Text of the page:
A group of researchers at MIT and Princeton University are testing to figure out how to best save fuel when stopping and re-starting cars at traffic lights, and they're using the iPhone to do so. The smartphone is mounted on the car's dashboard, and uses the camera and GPS information in a system called SignalGuru that tells the driver when it's best to slow the car down in order to save fuel (so you're not always revving up the engine and then having to put on the brakes when the next light pops up). The system works, apparently, and in Cambridge, MA testing, fuel consumption was cut down by 20 percent.
The system was also tested in Singapore, where most traffic lights change the length they're displayed based on the traffic around them. In that area, as opposed to the US (where lights are generally on fixed schedules), the prediction mechanism didn't work quite as well. It was off by up to two seconds, say the researchers.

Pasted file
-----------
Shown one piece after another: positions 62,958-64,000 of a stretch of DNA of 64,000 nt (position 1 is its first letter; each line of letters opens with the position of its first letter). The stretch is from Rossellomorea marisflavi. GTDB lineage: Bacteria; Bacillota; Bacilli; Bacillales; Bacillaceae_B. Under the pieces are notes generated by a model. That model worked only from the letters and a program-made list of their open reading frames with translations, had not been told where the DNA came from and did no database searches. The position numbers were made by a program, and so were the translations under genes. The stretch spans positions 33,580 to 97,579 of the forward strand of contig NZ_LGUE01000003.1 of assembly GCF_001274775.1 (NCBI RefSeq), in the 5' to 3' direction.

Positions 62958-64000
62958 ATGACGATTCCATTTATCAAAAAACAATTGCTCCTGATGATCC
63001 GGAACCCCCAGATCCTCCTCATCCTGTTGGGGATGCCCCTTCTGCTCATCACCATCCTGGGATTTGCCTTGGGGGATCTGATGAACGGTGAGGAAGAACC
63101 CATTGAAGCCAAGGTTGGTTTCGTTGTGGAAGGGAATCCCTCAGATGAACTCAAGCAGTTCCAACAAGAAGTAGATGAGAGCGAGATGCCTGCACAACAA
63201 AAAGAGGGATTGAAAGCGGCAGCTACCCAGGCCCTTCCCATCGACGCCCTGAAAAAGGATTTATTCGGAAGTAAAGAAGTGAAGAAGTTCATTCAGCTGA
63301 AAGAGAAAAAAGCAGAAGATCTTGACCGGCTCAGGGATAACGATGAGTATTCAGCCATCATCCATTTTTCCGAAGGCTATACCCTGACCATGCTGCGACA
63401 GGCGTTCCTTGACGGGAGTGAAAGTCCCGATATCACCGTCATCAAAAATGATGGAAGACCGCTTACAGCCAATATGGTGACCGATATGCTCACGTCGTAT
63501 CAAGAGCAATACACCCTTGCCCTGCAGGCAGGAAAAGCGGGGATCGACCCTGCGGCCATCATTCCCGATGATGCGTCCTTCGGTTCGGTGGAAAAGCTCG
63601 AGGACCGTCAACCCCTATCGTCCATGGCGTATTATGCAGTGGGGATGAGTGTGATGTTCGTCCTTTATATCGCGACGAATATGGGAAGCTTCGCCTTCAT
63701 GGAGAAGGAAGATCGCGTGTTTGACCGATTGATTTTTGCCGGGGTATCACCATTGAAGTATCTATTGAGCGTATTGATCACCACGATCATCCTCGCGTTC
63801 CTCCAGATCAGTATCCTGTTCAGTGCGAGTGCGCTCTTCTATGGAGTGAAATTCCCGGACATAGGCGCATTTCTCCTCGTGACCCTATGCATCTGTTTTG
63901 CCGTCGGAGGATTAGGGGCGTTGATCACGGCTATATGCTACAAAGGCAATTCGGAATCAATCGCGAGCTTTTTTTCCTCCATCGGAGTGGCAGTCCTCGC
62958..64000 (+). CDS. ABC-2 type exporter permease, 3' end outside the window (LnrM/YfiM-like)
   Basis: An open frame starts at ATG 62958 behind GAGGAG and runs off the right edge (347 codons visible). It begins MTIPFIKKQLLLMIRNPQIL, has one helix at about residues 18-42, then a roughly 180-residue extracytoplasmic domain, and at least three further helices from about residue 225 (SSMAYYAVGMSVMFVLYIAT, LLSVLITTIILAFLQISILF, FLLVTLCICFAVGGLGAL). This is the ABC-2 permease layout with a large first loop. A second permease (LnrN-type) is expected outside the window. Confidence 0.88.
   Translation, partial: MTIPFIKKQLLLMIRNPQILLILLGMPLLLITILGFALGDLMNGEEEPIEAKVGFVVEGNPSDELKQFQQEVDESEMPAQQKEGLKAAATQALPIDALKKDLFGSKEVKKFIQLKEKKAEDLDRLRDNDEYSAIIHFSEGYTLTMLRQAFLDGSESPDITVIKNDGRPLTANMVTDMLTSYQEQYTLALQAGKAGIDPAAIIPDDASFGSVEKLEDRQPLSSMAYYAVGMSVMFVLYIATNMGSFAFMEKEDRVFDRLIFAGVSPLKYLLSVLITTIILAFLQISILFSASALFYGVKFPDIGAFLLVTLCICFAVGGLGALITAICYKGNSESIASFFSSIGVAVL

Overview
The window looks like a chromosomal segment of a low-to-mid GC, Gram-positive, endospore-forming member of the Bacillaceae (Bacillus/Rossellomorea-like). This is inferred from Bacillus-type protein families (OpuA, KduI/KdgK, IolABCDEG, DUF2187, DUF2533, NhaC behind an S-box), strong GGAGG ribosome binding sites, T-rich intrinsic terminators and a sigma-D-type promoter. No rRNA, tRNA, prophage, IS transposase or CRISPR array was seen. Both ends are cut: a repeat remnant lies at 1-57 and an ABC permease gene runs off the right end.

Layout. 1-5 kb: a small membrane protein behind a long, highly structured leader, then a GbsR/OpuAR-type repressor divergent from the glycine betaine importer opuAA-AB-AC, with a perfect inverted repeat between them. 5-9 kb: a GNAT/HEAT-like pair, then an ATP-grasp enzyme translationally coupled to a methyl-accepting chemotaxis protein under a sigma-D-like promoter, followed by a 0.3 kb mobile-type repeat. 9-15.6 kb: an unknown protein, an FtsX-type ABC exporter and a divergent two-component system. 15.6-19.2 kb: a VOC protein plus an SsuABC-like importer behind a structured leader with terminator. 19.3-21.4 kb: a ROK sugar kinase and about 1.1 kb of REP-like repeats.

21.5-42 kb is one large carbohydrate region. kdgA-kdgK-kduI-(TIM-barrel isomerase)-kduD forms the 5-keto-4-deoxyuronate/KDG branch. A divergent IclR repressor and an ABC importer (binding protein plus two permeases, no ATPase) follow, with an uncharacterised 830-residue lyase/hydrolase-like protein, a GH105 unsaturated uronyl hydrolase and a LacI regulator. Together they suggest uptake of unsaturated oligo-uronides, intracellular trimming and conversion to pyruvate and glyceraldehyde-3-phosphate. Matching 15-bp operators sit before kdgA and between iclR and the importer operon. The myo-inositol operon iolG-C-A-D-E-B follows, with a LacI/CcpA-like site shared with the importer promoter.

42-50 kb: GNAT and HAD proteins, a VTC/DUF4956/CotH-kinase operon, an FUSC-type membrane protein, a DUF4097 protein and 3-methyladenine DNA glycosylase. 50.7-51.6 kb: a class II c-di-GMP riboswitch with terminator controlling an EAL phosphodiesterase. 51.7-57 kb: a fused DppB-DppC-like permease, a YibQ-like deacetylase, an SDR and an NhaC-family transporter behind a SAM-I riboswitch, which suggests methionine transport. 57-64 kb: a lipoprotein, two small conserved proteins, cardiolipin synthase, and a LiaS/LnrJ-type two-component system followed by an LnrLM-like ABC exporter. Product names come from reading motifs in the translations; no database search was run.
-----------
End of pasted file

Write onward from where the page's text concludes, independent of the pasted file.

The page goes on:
It sounds like any indication can be helpful. It's hard to see if this is something that could eventually make its way to the consumer market -- more likely it would be used in commercial vehicles as a solution. But you never know -- if the system works on an iPhone and there's an in-car mount that's standardized enough to work at the right angles, your phone could be telling you when to slow down on the road, and saving you money at the same time.